German Defense Minister Thomas de Maizière has proposed that Germany celebrate a veterans day to celebrate its armed forces, on May 22, the date of the foundation of the Bundeswehr in 1956. “As the war generation dies out, the defense minister believes that the time is ready for Germany to come of age as a nation and commemorate the work done by its modern armed forces,” wrote the Times. It wrote that, for Germany, the move would “end one of its last postwar taboos.” Watch for the German military to continue to shake off the stigma of its Nazi past.

France, Greece

Wild elections rock Continent

An anti-austerity backlash by Greek and French voters rattled the eurozone May 6, causing uncertainty for the markets and for the euro currency.

What used to be Greece’s two main parties received so few votes that, combined, they could not form a coalition. Meanwhile, the International Monetary Fund may not release the next section of Greece’s bailout money. Syriza leader Alexis Tsipras, who did second best in the elections, called the bailout conditions “barbaric.” The neo-Nazi Golden Dawn party won 21 seats. Citigroup said there is a 50 to 75 percent chance of Greece leaving the euro.

In France, Socialist Francois Hollande defeated conservative incumbent Nicolas Sarkozy for the presidency. Hollande promises to steer Europe’s focus away from austerity and toward economic growth through government spending.

A few weeks earlier, Geert Wilders’s Party for Freedom toppled the Dutch government over opposition to austerity. This was a blow to German Chancellor Angela Merkel. Spain also seems set to cause problems, with its economy sliding toward a bailout. The status quo, propped up by German loans and European Central Bank printing presses, cannot continue. Expect dramatic changes in Europe soon.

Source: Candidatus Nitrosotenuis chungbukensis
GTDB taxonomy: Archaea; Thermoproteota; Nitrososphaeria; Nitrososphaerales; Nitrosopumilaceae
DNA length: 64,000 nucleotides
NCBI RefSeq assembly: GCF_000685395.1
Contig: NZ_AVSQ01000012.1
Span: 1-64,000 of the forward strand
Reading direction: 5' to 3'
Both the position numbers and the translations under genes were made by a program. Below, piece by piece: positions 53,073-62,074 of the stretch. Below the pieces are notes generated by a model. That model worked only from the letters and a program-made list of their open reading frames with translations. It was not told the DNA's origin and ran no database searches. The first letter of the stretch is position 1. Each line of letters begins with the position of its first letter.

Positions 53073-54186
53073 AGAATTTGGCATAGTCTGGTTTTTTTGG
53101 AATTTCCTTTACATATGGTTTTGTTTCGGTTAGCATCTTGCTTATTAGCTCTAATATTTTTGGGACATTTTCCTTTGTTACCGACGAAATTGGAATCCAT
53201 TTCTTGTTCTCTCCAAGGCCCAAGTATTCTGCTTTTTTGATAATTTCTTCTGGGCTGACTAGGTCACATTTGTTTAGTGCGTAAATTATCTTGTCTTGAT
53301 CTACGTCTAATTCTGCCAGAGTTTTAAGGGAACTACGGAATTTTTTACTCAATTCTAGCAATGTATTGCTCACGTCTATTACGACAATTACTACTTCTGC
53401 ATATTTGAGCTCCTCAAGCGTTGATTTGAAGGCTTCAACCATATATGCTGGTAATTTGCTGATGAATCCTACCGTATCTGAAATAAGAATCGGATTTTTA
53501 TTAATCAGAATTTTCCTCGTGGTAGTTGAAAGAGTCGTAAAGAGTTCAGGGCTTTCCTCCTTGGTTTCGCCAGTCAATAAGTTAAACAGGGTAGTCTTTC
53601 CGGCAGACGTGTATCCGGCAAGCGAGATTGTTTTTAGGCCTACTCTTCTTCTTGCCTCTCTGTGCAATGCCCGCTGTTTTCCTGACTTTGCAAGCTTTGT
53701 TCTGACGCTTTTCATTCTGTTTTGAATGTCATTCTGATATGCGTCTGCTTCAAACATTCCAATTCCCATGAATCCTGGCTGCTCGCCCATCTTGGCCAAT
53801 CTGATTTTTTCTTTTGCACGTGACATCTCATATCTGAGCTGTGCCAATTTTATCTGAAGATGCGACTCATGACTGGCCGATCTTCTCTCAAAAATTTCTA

Iran, Bosnia-Herzegovina

Infiltrating Europe’s underbelly

Iran employs an unusually large number of employees at its embassy in Sarajevo, Bosnia-Herzegovina, as part of its effort to radicalize the majority-Muslim European nation and to extend its reach into the heart of Europe. On May 3, radio talk show host John Batchelor interviewed Malcolm Hoenlein, the executive vice chairman of the Conference of Presidents of Major American Jewish Organizations. Hoenlein said Iran staffs its Sarajevo embassy with over 400 employees, sharply exceeding the usual number for a facility of its kind. For Iran, Bosnia-Herzegovina is becoming “a jumping-off ground,” Hoenlein said. Iran’s efforts in Sarajevo help demonstrate that the prophesied Islamist “push” against Europe is well underway.